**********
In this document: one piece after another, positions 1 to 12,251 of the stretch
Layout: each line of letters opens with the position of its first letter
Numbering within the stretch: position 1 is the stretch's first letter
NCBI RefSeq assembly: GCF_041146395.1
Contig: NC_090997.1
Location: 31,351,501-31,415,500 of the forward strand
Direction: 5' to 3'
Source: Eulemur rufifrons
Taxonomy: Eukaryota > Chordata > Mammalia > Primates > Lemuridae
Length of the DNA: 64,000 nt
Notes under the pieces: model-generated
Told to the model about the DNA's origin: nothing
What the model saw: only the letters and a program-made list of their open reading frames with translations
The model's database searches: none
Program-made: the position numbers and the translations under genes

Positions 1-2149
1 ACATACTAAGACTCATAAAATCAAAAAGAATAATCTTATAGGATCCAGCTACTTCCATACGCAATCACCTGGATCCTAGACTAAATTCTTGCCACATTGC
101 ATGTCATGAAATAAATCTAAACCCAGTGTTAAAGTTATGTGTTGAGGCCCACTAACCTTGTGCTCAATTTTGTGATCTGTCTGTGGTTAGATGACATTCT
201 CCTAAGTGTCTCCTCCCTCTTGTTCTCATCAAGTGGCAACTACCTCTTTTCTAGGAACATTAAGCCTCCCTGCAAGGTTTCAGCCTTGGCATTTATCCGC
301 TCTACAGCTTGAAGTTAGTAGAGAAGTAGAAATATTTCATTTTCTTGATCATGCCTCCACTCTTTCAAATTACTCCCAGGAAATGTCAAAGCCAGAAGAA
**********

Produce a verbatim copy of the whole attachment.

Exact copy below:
In this document: one piece after another, positions 1 to 12,251 of the stretch
Layout: each line of letters opens with the position of its first letter
Numbering within the stretch: position 1 is the stretch's first letter
NCBI RefSeq assembly: GCF_041146395.1
Contig: NC_090997.1
Location: 31,351,501-31,415,500 of the forward strand
Direction: 5' to 3'
Source: Eulemur rufifrons
Taxonomy: Eukaryota > Chordata > Mammalia > Primates > Lemuridae
Length of the DNA: 64,000 nt
Notes under the pieces: model-generated
Told to the model about the DNA's origin: nothing
What the model saw: only the letters and a program-made list of their open reading frames with translations
The model's database searches: none
Program-made: the position numbers and the translations under genes

Positions 1-2149
1 ACATACTAAGACTCATAAAATCAAAAAGAATAATCTTATAGGATCCAGCTACTTCCATACGCAATCACCTGGATCCTAGACTAAATTCTTGCCACATTGC
101 ATGTCATGAAATAAATCTAAACCCAGTGTTAAAGTTATGTGTTGAGGCCCACTAACCTTGTGCTCAATTTTGTGATCTGTCTGTGGTTAGATGACATTCT
201 CCTAAGTGTCTCCTCCCTCTTGTTCTCATCAAGTGGCAACTACCTCTTTTCTAGGAACATTAAGCCTCCCTGCAAGGTTTCAGCCTTGGCATTTATCCGC
301 TCTACAGCTTGAAGTTAGTAGAGAAGTAGAAATATTTCATTTTCTTGATCATGCCTCCACTCTTTCAAATTACTCCCAGGAAATGTCAAAGCCAGAAGAA